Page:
Donald Trump drew criticism for his remarks Monday that many interpreted as reinforcing a stigma that veterans who suffer from post-traumatic stress disorder are weak. Trump's supporters responded by saying the remarks were badly taken out of context.
Here's what Trump said after being asked about his plans to curb veterans' suicides at an event organized by the Retired American Warriors PAC in Northern Virginia:
When you talk about the mental health problems, when people come back from war and combat and they see things that maybe a lot of folks in this room have seen many times over and you're strong and you can handle it but a lot of people can't handle it. They see horror stories, they see events you couldn't see in a movie, nobody would believe it ...
You know when you hear the 22 suicides a day, it's a big part of your question, but when you hear the 22 suicides a day, that should never be. That should never be. So we're going to be addressing that very strongly.
And the whole mental health issue is going to be a very important issue when I take over, and the VA is going to be fixed in so many ways, but that's gonna be one of the ways we're gonna help. And that's in many respects going to be the number one thing we have to do because I think it's really been left behind.
Critics took exception to Trump's portrayal of the victims of PTSD as being people who "can't handle" the things they saw in war, in contrast to the room of veterans he was addressing, who are "strong" and who "can handle it."
Getting rid of the weak/strong stigma on mental health, depression, PTSD is life and death. As a candidate he's hurting people every day.— Jon Lovett (@jonlovett) October 3, 2016
I mean, I guess by re-enforcing stigma (strong soldiers don’t get PTSD!), he’s doing his part to keep keep those VA lines short!— Ana Marie Cox (@anamariecox) October 3, 2016
Trump said soldiers with PTSD are weak! This is from a guy who weaseled out of the army claiming bad feet. What a schmuck.— Albert Brooks (@AlbertBrooks) October 4, 2016
"Where in the hell is he from?" an emotional Vice President Biden asked in reference to Trump's comments — Biden confessed he had only been told about Trump's comments and had not heard them firsthand. "I don't think he was trying to be mean. He is just so thoroughly, completely uninformed."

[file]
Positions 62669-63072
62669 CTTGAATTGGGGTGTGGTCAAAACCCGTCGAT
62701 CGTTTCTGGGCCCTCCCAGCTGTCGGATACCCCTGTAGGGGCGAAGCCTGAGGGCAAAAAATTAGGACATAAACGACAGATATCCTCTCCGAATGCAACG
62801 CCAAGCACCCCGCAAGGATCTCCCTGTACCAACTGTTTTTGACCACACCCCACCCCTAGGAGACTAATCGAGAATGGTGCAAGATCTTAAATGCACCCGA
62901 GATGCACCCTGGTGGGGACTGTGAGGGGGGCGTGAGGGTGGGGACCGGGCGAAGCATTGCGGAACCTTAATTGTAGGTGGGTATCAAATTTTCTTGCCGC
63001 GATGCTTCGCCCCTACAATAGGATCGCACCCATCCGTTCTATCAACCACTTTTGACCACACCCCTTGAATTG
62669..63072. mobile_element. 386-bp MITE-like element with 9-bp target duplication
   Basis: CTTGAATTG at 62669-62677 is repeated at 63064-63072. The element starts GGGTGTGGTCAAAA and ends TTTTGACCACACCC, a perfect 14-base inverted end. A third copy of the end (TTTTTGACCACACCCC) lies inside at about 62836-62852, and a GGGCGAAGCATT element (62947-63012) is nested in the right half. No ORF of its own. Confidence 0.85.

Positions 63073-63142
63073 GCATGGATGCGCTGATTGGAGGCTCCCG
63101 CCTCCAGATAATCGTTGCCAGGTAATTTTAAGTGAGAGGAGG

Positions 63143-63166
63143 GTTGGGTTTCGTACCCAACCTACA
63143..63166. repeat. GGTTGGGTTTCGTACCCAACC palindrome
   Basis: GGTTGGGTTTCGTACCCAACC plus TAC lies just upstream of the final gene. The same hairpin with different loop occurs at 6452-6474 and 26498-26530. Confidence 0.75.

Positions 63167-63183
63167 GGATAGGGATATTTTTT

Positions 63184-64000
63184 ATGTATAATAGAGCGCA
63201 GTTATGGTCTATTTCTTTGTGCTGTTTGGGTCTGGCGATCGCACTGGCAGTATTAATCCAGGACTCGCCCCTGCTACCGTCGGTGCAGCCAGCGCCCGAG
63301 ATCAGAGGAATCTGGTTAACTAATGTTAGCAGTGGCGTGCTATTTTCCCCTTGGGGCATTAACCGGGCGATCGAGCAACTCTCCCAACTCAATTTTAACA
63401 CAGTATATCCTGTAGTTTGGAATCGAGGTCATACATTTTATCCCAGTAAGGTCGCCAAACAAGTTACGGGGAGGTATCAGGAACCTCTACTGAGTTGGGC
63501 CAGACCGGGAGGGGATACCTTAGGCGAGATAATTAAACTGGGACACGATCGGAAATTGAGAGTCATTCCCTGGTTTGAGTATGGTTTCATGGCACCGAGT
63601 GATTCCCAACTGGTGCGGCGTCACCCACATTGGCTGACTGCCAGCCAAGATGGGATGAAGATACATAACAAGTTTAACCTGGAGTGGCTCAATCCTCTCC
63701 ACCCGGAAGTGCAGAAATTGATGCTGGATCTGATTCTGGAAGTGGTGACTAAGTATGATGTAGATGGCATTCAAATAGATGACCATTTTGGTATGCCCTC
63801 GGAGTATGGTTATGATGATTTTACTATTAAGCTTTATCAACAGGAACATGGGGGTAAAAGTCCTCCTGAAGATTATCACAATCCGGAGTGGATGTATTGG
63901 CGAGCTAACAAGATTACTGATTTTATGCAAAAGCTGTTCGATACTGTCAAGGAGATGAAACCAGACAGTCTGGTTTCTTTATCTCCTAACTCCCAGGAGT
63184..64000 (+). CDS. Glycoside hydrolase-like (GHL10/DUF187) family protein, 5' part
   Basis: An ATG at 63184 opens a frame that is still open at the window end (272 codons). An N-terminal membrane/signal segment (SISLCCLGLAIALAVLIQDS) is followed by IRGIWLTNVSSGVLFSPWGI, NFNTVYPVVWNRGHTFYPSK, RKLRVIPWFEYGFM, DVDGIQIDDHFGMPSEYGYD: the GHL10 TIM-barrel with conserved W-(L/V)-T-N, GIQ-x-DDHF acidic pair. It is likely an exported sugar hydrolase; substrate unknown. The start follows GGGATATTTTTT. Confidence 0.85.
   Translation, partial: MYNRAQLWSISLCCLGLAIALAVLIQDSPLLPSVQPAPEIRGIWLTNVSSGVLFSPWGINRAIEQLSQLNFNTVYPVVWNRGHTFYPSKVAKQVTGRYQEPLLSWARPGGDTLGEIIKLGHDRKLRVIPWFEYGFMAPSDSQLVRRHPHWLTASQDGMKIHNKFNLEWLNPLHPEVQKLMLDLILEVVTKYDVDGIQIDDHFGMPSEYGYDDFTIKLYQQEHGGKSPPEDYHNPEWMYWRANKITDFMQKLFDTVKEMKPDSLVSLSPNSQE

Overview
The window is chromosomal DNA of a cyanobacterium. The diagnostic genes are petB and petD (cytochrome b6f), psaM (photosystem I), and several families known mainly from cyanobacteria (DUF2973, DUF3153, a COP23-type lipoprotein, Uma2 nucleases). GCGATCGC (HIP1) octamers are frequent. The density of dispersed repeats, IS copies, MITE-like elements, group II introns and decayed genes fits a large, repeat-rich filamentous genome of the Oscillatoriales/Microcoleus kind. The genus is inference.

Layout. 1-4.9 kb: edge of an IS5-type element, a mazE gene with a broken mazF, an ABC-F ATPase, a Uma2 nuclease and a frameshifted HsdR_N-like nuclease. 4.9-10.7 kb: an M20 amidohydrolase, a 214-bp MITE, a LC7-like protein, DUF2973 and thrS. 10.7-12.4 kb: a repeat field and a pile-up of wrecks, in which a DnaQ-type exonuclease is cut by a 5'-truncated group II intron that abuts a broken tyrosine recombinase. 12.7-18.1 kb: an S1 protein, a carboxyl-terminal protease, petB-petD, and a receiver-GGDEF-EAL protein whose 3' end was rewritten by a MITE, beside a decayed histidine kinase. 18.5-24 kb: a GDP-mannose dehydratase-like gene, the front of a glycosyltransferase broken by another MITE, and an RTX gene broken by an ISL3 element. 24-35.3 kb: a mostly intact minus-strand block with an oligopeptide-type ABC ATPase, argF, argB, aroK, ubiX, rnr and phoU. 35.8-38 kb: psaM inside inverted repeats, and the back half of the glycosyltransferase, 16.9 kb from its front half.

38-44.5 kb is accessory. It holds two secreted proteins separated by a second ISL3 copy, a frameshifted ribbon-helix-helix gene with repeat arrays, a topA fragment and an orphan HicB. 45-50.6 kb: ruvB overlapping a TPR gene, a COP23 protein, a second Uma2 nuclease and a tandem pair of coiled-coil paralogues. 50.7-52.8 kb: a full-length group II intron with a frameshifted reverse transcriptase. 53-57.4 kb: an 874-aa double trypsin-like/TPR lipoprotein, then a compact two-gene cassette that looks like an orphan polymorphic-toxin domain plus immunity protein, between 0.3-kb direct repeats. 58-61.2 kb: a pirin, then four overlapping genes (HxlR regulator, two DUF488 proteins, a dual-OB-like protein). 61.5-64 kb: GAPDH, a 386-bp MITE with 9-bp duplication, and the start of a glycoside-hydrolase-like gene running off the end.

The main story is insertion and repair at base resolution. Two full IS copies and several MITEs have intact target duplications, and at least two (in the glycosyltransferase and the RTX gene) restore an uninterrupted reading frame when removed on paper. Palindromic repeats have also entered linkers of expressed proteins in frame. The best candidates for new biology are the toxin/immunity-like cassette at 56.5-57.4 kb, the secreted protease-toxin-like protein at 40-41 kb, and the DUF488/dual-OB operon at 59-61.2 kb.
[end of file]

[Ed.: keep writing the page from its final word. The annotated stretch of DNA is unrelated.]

The VA's National Center for PTSD says, "PTSD can happen to anyone. It is not a sign of weakness. A number of factors can increase the chance that someone will develop PTSD, many of which are not under that person's control."
Many felt the line about some veterans not being able to "handle it" was taken out of context.
"Mr. Trump was highlighting the challenges veterans face when returning home after serving their country," said Trump surrogate Lt. Gen. Michael Flynn in a statement. "The media continues to operate as the propaganda arm of Hillary Clinton as they took Mr. Trump’s words out of context in order to deceive voters and veterans—an appalling act that shows they are willing to go to any length to carry water for their candidate of choice," Flynn said.
“I think it’s sickening that anyone would twist Mr. Trump’s comments to me in order to pursue a political agenda,” said former Marine staff sergeant Chad Robichaux, who asked the question that led to Trump's controversial response. “I took his comments to be thoughtful and understanding of the struggles many veterans have, and I believe he is committed to helping them.”
Trump isn't even close to enlightened on mental health issues. But hard to watch that and think he was implying PTSD sufferers are weak— Max J. Rosenthal (@maxjrosenthal) October 3, 2016
Paul Rieckhoff, the founder of Iraq and Afghanistan Veterans of America, didn't attack Trump as vociferously as other but rather said the incident illustrates just how complex an issue PTSD is. "When political leaders talk about things like PTSD and suicide, they need to be responsible and precise," Rieckhoff told the Hollywood Reporter. "And unfortunately Trump is not a precise person.”